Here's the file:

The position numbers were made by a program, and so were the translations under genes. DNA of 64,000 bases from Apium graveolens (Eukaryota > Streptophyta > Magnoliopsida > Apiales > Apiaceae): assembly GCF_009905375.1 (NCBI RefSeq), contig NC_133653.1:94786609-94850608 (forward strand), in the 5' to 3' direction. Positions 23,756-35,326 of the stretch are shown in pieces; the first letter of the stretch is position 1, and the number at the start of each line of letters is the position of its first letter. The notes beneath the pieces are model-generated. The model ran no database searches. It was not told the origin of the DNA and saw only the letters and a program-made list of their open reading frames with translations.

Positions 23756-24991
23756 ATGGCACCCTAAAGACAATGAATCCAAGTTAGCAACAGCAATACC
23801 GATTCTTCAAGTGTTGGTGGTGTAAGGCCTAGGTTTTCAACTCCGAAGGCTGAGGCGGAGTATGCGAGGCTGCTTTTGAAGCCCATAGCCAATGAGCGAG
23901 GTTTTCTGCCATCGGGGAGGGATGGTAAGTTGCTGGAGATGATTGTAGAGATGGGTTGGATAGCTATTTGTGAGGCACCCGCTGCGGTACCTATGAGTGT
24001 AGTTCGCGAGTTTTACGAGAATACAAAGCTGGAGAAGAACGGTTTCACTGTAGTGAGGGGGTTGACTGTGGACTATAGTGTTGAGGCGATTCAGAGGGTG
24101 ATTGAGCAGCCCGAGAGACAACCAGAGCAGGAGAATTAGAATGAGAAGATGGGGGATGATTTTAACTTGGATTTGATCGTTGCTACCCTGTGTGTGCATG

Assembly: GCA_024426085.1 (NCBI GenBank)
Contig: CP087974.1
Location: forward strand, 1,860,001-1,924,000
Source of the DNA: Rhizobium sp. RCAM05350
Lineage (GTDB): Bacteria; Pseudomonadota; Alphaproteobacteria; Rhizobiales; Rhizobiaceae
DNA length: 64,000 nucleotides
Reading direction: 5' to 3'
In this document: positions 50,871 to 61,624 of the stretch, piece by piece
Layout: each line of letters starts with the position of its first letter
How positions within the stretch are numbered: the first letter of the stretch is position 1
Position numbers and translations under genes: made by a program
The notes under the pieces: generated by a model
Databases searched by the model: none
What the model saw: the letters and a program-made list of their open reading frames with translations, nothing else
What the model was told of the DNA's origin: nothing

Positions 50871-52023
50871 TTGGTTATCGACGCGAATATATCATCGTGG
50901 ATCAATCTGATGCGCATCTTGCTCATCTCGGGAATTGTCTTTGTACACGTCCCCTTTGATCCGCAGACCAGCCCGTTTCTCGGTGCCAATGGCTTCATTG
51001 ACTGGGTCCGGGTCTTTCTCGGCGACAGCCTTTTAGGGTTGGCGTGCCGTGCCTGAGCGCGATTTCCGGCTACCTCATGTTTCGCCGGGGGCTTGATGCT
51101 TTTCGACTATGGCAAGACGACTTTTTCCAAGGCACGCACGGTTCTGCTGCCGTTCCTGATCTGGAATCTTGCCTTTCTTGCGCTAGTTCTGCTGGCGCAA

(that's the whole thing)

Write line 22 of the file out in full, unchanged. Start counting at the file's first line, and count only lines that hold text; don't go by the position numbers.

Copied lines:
What the model was told of the DNA's origin: nothing